The Niagara News is the community newspaper of Niagara College located in Welland and Niagara-on-the-Lake, Ontario, Canada. It is created and produced by the students of the Niagara College Journalism program.
The warmer the weather the more chipper people’s moods, but do unnatural warm spells have the same effect on our environment as on people?
Renee Delaney, founder and project manager of Niagara Farm Project (NFP), says the up and down weather has good and bad aspects.
Speaking about NFP, Delaney says, “For us it’s the worry about pests, the bugs that typically like warmer weather are often only found south of the border. Now we will see a change of what we ‘normally’ see around here because they have had the opportunity to migrate north.”
Many critters now have the opportunity to move north due to the warming climate, including biting insects such as mosquitos, which can carry pathogens that can be harmful to humans.
A bug that bites something other than humans is the crucifer flea beetle that thrives when there is decent snow cover but milder winters. This small beetle is dangerous for cruciferous crops, which are vegetables in the cabbage family such as broccoli, kale and cabbage and can also destroy canola crops.
The NFP is a “for community profit” agricultural organization focusing on establishing a desire to produce local sustainable food and food practices.
The Weather Network forecasted this winter in southern Ontario to be milder than the past two winters. The network describes the warm winter as a result of El Nino.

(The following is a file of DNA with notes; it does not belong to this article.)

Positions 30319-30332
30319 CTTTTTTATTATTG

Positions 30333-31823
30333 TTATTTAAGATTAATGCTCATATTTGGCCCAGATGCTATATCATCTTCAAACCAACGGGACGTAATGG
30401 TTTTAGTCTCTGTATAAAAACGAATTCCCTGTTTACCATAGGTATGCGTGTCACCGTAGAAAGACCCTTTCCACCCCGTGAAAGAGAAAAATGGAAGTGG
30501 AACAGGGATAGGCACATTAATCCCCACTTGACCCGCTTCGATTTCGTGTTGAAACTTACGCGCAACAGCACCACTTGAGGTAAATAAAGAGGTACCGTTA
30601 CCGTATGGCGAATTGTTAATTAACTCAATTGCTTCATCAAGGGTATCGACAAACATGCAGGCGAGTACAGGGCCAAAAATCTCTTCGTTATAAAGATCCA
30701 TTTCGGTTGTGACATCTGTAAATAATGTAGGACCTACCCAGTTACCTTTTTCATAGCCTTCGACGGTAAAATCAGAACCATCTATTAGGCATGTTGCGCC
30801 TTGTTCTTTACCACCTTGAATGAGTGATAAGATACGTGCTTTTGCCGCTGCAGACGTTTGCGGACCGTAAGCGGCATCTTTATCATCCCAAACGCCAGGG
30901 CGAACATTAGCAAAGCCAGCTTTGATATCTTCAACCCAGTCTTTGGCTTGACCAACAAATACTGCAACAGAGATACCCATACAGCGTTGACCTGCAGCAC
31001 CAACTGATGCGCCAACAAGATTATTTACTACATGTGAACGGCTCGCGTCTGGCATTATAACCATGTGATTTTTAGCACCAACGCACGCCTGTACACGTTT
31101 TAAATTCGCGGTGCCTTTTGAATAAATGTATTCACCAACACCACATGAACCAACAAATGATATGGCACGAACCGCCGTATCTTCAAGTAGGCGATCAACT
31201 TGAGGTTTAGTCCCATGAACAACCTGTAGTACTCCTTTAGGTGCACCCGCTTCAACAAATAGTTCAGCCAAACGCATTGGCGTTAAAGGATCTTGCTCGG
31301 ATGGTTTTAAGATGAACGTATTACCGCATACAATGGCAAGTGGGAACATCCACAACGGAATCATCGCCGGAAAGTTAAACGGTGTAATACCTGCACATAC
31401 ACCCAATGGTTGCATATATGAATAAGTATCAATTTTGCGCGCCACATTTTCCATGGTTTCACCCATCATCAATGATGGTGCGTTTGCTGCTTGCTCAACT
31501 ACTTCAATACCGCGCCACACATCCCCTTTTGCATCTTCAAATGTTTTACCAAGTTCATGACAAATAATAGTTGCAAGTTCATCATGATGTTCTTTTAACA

That is a band of warm, nutrient poor water from the equatorial Pacific causing climatic changes every few years, typically in late December. El Nino is a phase in the cycle called El Nino-Southern Oscillation (ENSO), along with the reverse phase called La Nina.
Regular winter temperatures in southern Ontario do not hit the double digits and this winter, there has been a lot of hitting the double digits.
Hamilton, Toronto, London, Sarnia and Windsor were all able to break their previous records for the warmest Feb. 20, with most reaching 12 degrees Celsius.
Windsor hit the warmest temperature out of all of them, with an increase of 2.9 degrees from their previous record in 1983.
Lack of precipitation is another big problem with such unsure weather. Delaney says, “This is why we are trying to set up sustainable methods that don’t rely on pumps and electricity, for example, rain barrels and simple irrigation techniques.”
If the up and down temperatures that have been occurring all winter continue into the spring and summer, Delaney says it can affect the harvest of plants.
“Last summer was not good because the up and down temperatures slowed the plants’ growth. I waited until the end of August before I was able to harvest a tomato!” says Delaney.
On the plus side, Delaney says the warmer weather does allow for more work to be done in preparation of the growing season ahead.